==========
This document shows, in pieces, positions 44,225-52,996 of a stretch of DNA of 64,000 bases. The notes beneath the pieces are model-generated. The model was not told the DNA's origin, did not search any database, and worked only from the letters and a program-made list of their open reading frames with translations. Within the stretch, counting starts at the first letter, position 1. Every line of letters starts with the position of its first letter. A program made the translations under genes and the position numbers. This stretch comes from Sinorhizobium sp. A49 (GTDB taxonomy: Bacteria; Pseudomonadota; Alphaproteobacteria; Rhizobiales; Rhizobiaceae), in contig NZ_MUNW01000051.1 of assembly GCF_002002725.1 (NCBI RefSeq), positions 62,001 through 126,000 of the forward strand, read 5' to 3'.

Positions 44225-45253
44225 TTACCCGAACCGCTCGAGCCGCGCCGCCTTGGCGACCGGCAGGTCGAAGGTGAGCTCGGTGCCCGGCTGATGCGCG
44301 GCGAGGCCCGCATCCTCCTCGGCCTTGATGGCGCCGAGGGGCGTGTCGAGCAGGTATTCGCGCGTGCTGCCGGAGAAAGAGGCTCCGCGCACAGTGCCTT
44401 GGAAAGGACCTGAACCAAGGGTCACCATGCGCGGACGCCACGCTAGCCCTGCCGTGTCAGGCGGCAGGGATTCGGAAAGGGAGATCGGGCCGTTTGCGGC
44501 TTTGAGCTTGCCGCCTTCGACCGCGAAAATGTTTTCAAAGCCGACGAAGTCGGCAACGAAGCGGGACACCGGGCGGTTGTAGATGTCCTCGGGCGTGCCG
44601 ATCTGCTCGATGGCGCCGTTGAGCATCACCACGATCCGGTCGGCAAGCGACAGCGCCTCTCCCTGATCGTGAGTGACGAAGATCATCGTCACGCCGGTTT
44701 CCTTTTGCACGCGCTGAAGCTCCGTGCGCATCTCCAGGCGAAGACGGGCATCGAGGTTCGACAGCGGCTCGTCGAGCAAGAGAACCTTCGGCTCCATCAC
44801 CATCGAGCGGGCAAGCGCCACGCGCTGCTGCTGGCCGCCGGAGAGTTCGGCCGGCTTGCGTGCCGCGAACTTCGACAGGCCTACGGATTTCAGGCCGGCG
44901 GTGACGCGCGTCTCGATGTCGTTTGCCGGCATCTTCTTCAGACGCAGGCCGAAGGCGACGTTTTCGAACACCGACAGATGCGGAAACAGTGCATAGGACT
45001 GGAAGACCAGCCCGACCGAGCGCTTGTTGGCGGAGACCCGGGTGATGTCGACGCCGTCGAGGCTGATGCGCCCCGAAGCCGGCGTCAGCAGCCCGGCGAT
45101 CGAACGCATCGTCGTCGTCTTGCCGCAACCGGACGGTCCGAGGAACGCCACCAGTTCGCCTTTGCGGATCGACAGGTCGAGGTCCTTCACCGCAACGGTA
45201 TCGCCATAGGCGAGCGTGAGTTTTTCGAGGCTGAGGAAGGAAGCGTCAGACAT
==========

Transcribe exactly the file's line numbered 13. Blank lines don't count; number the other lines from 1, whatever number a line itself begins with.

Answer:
45201 TCGCCATAGGCGAGCGTGAGTTTTTCGAGGCTGAGGAAGGAAGCGTCAGACAT